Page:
2 days ago in News
We hit the track with Flyin' Miata's latest power adder.
My Mk2 GLI is due for a suspension refresh. I was originally pricing shocks with lowering springs and all the other fixins, but the thing with VWs...there are some CHEAP coilovers out there. At $400 for a set of Racelands or JOMs or whatever I could have some ready to bolt on suspension for less than the price of a shock/strut set when you factor in the bump stops, mounts and other extras.
Now, the Vortex fanboys seem to think that anything short of $1400 Bilsteins is total garbage...but these guys are also trying to scrape their oil pans against the pavement. I would probably try to go no lower than 1.5" maximum. There seems to be a vocal minority that says the cheap coilovers are just fine as long as you keep the ride height sane, but I'm not sure I can trust anybody on the Vortex.
So, here I am. Has anyone used these cheap coilovers? Should I spend the extra couple hundred bucks and get new shocks and lowering springs? At $400 with a two-year warranty it really seems hard to beat the Racelands if they are halfway decent. There is also the "middle ground" which would be a set of FK coilovers, exact same price as traditional springs/shocks but supposedly much higher quality than Raceland/JOM.
I ran my previous 1991 VW GTI 16V on an Eibach Pro-Kit set of springs on Bilstein Sports. It was wonderful. I'm of the opinion that the extra spent is well worth it if you're going to drive the car a lot.
Riddle me this: how cheaply can you get just a set of Bilstein shocks?
$600-800 depending on HDs or Sports (and the car was $1000). The only 'decent' set of shocks that is really reasonably priced is the Koni STR.T at $270 for a set, which may be the compromise I end up making.
I used to be all about budget suspension, then I finally put some Konis on the Z28, and now Im not much of a fan of cheap suspension stuff. Id do some bilsteins and just freshen everything else, maybe cut a coil off the stock springs, this works pretty good with the Fbodys on bilsteins.
If its a 1K car that just sees DD duty, Id put some OE replacements on, not monroes offering though. I prefer KYB for the OE replacements.
Many of the miata guys liked the racelands saying the rode very well, and I saw one person who apparently did very well autox with them.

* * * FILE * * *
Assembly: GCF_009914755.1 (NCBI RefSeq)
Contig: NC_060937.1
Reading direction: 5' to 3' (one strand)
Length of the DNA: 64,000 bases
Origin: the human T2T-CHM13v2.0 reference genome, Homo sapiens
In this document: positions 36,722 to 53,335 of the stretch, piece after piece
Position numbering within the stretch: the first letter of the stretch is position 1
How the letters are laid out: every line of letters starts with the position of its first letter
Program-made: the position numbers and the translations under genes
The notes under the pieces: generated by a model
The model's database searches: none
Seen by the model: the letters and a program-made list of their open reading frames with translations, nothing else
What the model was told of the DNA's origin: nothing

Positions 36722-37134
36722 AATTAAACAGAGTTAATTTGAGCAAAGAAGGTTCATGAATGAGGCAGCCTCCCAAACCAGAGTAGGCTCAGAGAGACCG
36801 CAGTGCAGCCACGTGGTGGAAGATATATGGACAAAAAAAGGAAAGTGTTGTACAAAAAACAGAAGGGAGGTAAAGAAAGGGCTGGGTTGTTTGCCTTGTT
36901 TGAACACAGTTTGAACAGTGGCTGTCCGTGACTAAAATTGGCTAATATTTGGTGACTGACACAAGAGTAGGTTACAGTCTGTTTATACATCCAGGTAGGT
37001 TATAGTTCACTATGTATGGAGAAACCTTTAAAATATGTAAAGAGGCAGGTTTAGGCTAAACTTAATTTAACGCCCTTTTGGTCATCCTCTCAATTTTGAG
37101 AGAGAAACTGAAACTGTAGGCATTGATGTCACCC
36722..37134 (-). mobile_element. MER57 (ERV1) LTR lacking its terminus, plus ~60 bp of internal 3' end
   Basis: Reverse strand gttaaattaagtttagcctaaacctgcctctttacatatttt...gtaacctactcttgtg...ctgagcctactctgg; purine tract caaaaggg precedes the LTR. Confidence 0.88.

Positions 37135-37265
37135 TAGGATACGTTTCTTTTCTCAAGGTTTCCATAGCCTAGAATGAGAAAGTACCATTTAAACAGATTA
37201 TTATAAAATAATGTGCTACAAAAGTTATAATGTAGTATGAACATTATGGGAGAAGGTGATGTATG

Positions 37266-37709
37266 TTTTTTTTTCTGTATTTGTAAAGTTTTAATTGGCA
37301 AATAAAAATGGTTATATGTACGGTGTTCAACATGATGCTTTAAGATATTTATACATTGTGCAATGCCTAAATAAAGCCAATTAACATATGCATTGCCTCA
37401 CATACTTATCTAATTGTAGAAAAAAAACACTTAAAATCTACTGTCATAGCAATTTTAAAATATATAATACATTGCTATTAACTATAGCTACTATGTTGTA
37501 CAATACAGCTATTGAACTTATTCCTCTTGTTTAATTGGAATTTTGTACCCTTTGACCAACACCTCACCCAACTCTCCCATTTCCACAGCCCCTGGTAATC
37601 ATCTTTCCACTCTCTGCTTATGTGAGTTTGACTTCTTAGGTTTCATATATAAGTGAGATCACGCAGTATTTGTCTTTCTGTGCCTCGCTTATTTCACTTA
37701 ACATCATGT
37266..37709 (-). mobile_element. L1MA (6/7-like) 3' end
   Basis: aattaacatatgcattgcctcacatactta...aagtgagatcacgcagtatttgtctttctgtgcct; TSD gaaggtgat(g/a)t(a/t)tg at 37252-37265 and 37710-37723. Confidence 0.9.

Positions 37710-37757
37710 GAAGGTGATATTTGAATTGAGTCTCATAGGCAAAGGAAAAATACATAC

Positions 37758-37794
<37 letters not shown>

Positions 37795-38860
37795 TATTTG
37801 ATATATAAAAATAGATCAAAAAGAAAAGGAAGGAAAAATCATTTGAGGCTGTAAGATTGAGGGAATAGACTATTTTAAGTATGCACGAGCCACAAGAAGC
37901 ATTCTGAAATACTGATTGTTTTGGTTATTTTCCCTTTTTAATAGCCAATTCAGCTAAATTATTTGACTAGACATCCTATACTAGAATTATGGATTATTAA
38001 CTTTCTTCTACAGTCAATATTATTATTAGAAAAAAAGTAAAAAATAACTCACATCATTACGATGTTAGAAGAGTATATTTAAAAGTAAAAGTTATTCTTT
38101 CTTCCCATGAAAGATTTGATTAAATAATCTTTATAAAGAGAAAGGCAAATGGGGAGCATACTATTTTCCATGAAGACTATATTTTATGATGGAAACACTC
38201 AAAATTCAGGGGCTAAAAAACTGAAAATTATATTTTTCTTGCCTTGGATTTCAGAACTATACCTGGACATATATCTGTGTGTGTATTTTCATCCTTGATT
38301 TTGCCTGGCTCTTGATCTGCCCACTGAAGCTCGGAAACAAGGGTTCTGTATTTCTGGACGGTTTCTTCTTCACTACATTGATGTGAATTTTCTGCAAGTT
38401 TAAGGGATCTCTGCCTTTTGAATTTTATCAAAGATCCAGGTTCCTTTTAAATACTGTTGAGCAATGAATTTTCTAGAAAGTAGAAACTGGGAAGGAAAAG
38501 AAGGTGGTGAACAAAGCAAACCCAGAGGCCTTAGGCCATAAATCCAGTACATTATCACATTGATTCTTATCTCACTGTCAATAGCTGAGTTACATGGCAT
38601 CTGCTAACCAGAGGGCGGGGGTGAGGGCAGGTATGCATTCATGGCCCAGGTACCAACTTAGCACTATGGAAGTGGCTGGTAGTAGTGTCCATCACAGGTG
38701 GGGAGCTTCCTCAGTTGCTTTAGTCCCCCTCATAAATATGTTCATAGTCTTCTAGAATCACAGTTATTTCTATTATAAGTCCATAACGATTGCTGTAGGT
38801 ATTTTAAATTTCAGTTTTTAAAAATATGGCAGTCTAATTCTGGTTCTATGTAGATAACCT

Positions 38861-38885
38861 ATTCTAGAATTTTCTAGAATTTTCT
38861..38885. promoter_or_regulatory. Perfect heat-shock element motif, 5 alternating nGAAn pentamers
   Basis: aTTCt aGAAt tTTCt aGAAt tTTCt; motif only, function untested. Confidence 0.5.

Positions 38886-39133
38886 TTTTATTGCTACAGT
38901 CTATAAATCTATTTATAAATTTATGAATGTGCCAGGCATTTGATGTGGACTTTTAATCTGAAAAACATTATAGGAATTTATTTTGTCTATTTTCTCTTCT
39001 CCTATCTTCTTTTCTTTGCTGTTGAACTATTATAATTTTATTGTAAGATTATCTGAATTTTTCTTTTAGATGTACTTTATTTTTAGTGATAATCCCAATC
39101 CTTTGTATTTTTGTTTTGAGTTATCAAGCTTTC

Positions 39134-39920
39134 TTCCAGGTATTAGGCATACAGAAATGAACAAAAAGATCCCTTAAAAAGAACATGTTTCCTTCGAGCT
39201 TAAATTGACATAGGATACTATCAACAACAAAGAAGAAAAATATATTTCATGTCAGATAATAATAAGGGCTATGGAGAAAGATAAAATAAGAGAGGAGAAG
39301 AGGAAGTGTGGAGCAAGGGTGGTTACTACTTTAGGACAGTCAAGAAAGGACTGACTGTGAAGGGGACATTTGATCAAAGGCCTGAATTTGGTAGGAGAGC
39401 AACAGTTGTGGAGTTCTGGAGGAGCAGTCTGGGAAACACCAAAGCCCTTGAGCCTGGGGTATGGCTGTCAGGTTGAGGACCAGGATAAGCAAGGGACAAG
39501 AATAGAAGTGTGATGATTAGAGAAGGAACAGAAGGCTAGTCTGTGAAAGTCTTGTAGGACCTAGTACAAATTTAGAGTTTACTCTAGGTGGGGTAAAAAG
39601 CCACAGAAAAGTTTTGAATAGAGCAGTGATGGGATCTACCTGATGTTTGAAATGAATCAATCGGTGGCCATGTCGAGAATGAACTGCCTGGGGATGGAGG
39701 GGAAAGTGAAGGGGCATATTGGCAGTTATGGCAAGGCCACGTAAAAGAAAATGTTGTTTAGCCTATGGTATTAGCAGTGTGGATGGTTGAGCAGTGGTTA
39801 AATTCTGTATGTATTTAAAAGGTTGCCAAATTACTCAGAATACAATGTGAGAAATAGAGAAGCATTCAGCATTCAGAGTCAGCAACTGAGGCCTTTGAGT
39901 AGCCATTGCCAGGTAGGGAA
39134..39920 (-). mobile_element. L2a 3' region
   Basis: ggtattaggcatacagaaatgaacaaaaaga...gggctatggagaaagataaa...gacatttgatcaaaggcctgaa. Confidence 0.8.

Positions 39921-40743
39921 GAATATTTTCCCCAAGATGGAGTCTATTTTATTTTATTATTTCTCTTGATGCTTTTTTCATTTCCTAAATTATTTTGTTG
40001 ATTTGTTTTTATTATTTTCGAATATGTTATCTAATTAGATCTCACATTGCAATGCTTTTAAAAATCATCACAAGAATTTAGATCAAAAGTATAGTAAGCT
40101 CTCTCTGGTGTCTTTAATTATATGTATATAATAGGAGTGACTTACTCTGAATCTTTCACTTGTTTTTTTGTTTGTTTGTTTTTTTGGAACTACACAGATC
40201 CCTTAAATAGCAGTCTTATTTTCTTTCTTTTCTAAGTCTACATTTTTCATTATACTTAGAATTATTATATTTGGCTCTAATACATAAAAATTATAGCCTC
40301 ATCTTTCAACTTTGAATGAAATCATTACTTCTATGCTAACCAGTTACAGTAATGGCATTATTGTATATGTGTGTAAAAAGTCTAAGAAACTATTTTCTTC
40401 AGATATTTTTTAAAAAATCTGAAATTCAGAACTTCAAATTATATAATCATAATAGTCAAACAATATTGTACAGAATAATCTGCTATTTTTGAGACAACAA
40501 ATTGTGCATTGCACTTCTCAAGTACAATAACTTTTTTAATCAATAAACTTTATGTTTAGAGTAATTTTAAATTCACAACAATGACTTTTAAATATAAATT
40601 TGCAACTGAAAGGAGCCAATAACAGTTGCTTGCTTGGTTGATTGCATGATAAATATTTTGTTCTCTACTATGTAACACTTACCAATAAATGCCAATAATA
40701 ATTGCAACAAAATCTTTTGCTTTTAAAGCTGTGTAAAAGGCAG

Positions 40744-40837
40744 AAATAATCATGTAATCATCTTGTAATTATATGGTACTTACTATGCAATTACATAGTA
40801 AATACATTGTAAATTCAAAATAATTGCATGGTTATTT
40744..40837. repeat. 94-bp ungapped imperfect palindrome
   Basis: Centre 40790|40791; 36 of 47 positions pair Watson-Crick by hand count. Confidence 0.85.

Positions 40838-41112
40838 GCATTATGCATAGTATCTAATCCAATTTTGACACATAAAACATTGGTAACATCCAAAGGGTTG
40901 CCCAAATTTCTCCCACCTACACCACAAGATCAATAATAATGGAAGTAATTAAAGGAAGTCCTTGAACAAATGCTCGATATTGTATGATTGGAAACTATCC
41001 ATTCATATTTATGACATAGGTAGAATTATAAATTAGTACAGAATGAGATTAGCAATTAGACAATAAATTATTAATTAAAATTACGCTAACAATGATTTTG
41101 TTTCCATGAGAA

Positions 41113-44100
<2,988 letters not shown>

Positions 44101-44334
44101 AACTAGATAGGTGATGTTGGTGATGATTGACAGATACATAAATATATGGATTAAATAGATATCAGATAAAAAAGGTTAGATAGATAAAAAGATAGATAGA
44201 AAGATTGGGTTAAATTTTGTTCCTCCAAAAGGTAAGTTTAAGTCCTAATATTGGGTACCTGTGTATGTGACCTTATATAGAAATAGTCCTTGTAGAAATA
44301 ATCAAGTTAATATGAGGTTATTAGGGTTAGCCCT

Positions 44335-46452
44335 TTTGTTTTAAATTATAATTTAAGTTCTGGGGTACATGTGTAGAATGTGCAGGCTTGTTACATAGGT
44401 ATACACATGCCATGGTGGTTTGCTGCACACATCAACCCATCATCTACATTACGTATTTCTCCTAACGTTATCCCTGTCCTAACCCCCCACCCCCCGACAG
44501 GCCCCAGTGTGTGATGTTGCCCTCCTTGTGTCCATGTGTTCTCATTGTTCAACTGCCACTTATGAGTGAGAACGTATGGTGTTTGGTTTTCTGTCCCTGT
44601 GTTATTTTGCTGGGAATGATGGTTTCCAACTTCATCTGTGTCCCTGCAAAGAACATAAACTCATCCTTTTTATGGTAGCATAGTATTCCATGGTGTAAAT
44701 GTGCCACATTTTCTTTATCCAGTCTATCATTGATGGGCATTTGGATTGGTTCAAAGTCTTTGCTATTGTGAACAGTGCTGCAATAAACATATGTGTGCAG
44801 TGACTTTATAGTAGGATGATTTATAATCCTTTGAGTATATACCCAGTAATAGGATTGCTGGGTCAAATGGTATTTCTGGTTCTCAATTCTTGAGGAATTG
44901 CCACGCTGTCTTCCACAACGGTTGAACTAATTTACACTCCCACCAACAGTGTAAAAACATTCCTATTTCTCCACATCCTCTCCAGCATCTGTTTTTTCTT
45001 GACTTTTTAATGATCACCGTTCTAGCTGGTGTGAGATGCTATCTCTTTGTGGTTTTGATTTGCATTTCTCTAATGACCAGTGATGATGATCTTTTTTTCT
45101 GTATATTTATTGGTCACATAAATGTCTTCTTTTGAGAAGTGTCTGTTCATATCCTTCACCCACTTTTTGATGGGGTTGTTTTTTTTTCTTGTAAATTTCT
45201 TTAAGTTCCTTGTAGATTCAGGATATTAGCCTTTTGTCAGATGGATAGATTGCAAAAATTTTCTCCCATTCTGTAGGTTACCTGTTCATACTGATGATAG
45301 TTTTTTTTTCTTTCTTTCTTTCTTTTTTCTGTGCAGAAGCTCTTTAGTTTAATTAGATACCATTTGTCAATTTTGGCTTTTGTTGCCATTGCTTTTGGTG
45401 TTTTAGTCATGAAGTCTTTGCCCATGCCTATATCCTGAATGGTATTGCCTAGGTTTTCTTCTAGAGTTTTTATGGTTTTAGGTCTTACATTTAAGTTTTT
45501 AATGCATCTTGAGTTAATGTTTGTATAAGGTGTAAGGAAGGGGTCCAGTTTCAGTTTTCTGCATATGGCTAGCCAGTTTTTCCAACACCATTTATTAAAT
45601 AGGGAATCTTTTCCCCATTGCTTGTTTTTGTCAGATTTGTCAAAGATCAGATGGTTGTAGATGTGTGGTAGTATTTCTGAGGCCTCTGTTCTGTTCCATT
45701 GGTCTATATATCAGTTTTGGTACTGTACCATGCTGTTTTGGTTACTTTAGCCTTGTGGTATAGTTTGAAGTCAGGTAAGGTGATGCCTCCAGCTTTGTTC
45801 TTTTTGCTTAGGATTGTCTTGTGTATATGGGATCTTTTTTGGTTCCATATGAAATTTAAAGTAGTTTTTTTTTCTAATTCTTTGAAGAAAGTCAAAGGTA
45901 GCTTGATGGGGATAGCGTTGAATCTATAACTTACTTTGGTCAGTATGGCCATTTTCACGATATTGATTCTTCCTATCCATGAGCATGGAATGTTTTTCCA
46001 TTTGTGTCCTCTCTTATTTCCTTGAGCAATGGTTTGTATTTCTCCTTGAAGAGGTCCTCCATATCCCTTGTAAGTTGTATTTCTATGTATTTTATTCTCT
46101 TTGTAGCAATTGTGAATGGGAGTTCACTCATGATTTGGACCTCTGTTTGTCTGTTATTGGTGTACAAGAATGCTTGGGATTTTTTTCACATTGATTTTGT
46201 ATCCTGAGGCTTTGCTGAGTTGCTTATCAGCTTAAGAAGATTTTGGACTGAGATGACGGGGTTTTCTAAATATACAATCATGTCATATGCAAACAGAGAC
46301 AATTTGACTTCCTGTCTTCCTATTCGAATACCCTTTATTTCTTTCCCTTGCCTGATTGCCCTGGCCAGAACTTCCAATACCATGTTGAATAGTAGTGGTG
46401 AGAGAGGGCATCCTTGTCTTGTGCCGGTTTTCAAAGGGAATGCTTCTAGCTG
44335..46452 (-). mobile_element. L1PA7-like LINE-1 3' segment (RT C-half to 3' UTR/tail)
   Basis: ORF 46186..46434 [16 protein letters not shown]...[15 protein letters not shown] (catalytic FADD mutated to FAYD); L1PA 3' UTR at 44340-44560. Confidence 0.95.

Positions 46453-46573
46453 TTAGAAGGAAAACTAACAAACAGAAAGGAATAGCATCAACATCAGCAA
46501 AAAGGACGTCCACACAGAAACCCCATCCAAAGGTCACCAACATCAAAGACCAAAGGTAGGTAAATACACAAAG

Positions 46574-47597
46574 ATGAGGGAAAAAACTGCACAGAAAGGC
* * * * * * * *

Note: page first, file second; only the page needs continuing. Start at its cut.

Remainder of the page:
Guess it depends what your doing with the car and what you want out of it.
You can get used Bilstien HDs or Sports cheap enough that there is really no reason to get anything else. The VW people I know usually use cut Passat vr6 springs too.
I tried my first "relative" budget suspension on my track rat Miata......and what was still a great value considering the price (but not horrible knock-off Taiwanese stuff).
Then I put on a properly setup set of coilovers........there is just no comparison. Any car in the future will never go with cheap/er stuff again.
A Ground Control setup will be the equivalent of the cheapest I ever plan to run again.
I had Racelands on the mk4. The car was stupid low and drove horrible, raised 2" they werent too bad. I think they are underdamped for the spring rates they use. It was always quite bouncy over a bump. Swapped to some used Koni coils and it was night and day. Those handled well and had a ride just a touch harsher than oe sport suspension.
Cheap mk2, find good used shocks, cut vr6 springs to get height.
In reply to Paul_VR6:
Race lands are pretty crappy quality......heck, a close friend of mine has a hole in his '00 civic si's hood thanks to the E36 M3ty quality.
Buy something decent and don't regret it.......brought to you by the person who has koni/GC combo on a $2k taurus.
Why not just get a set of good or better shocks/struts and then convert them to coil over. I did a set of bilsteins by just cutting the stock spring perches off and then just buying the threaded sleeve kit from any number of suppliers for around $35-50 a corner. You end up with better struts and the same adjustability. Buying a used set of coil over springs is as easy as searching the net. I see them in various lengths, rates, and OD's. All of my CO springs were bought used from 30-70% of what a new pair sells for. I once bought 6 pairs at a race car parts auction for $3 a pair! I only needed one pair, the rest I sold for $50 a pair and had no problem selling them.
Yep, i'd just get some used Bilsteins, cheap sleeves, and hit the local circle track swap meet for some springs.
Actually neuspeeed Passat vr6 front springs are perfect mk2 front springs if I remember right, for the rear cut stock Passat springs are better. The other thing that helps a lot (although they aren't at all cheap), are ground control camber plates, the ones that install without any cutting. And of course Audi tt bushings for the rear of the front a arms.
The cheap coilover sets are for looks, the spring rates are universal (and high) and the dampening doesn't match. For around $500 I had a Koni Sport/Bilstein HD coilover setup on my MK2 Golf, but I looked for a year while riding on Raceland springs. Don't forget you can use MK3 and Corrado suspension parts too.
In reply to SlickDizzy:
The real question is why do you want coilovers?
I was just looking for the most cost-effective shock/spring upgrade, but I actually lucked into a set of Bilstein sports with Neuspeed race springs for $400 today, so I am going that route.
I think in general a koni strt + cheapy coilover setup is going to ride and handle better than racelands, but it's more work.
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